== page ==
In this work, we combine the two approaches, analytical loop closure and fragment assembly, for efficient protein loop sampling. Since an initial loop conformation generated by fragment assembly alone does not close the loop in general, backbone torsion angles are perturbed so that the analytical loop closure equation is satisfied. A torsional energy function can be minimized at the same time to confine the angle changes that accompany loop closure within a desired range. In order to perform this task efficiently, we develop an analytic formula for the gradient of a function of backbone dihedral angles in the space of closed loops.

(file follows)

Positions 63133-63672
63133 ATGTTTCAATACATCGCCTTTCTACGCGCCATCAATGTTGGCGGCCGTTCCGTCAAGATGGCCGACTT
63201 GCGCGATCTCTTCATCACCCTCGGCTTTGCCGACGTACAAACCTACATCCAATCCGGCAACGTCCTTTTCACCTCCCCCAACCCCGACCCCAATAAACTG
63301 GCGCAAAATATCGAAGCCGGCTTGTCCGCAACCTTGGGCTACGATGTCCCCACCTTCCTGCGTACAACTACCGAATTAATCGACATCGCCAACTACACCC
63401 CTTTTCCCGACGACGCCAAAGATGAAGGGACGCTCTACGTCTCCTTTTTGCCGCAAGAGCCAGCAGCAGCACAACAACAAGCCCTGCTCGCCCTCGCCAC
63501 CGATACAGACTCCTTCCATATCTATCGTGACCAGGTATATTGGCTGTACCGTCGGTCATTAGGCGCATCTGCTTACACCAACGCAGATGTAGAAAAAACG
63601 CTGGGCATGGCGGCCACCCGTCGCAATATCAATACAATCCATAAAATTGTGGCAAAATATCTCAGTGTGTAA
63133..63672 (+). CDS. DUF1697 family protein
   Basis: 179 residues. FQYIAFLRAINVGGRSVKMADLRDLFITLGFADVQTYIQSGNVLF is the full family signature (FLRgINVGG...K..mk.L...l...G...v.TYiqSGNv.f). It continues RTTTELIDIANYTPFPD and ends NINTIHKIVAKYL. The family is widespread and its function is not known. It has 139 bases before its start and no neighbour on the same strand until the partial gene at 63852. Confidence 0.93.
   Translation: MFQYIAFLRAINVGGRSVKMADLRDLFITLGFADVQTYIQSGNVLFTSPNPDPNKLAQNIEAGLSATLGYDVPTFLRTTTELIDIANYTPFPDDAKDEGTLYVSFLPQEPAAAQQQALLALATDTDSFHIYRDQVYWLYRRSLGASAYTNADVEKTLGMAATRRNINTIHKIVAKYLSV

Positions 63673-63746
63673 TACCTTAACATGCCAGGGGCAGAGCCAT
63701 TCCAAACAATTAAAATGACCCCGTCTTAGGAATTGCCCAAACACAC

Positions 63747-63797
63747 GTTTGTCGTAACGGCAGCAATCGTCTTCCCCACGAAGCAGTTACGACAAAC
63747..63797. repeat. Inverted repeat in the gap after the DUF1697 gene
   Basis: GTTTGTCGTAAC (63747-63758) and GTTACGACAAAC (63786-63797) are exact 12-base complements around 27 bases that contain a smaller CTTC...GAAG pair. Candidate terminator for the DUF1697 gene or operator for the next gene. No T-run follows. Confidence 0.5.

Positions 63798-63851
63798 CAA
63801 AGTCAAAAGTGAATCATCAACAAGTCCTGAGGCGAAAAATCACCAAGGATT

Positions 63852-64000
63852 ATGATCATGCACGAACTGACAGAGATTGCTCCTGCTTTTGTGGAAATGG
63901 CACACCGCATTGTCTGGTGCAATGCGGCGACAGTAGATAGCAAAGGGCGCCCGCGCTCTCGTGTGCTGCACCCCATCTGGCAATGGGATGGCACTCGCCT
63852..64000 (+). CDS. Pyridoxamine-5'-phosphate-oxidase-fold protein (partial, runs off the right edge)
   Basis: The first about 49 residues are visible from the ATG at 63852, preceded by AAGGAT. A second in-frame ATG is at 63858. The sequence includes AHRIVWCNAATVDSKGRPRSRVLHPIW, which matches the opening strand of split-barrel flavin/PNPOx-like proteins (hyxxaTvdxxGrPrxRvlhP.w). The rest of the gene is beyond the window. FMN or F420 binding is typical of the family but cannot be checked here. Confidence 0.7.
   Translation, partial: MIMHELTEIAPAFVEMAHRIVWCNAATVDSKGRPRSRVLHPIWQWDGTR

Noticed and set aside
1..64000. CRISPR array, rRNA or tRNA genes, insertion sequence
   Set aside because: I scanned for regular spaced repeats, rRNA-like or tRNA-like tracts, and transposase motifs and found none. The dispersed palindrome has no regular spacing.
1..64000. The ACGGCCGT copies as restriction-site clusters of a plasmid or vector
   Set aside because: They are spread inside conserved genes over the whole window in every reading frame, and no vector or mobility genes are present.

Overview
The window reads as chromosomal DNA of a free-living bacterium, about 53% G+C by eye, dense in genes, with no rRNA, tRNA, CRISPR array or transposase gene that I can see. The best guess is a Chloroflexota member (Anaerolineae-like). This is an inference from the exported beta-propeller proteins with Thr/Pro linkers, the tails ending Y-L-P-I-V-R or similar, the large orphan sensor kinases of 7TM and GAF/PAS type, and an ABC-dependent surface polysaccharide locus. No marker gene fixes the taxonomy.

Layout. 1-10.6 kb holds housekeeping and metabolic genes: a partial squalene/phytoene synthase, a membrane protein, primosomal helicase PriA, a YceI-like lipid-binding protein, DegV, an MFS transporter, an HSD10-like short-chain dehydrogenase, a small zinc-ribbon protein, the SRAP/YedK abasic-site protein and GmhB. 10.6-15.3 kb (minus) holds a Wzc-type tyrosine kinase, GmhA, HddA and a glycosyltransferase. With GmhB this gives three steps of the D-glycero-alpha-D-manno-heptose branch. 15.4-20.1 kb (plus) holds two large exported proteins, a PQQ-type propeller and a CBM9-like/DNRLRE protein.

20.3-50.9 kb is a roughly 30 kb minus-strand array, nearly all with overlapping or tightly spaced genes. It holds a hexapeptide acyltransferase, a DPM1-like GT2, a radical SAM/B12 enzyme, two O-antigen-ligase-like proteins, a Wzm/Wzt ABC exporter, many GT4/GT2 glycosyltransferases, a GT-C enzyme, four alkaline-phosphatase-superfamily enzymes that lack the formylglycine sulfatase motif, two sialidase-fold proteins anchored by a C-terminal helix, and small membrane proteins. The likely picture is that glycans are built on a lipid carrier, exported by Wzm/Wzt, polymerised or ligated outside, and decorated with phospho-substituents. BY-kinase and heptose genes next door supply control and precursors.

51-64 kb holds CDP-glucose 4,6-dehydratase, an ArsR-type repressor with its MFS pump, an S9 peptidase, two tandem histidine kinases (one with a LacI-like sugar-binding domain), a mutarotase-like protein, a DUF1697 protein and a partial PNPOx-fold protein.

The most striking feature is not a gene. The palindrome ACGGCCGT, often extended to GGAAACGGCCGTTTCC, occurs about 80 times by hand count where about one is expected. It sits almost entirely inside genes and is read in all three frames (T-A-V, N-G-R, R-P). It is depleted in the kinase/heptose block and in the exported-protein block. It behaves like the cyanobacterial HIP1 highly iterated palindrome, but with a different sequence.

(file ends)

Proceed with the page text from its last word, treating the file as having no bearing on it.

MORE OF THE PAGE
Prediction results on eight short protein loops using a preliminary version of the current method was reported in Ref. [30], where a Monte Carlo search was used to find conformations minimizing a deviation from the original fragment angles. In this work, by developing a general formula for the analytic gradient of a function of dihedral angles that satisfy the loop closure constraint, such minimization can be performed much more efficiently.

We demonstrate the performance of our method by loop reconstruction tests on the 30 loops proposed by Canutescu and Dunbrack [27] and the 317 loops developed by Fiser et al. [46]. We found that the sampling efficiency is significantly improved compared to four different previous methods [7, 20, 27, 47]. By combining our sampling method with a statistical potential DFIRE [48, 49] the loop prediction accuracy could also be improved.

II. METHODS

A. Collection of Fragments and Structure Database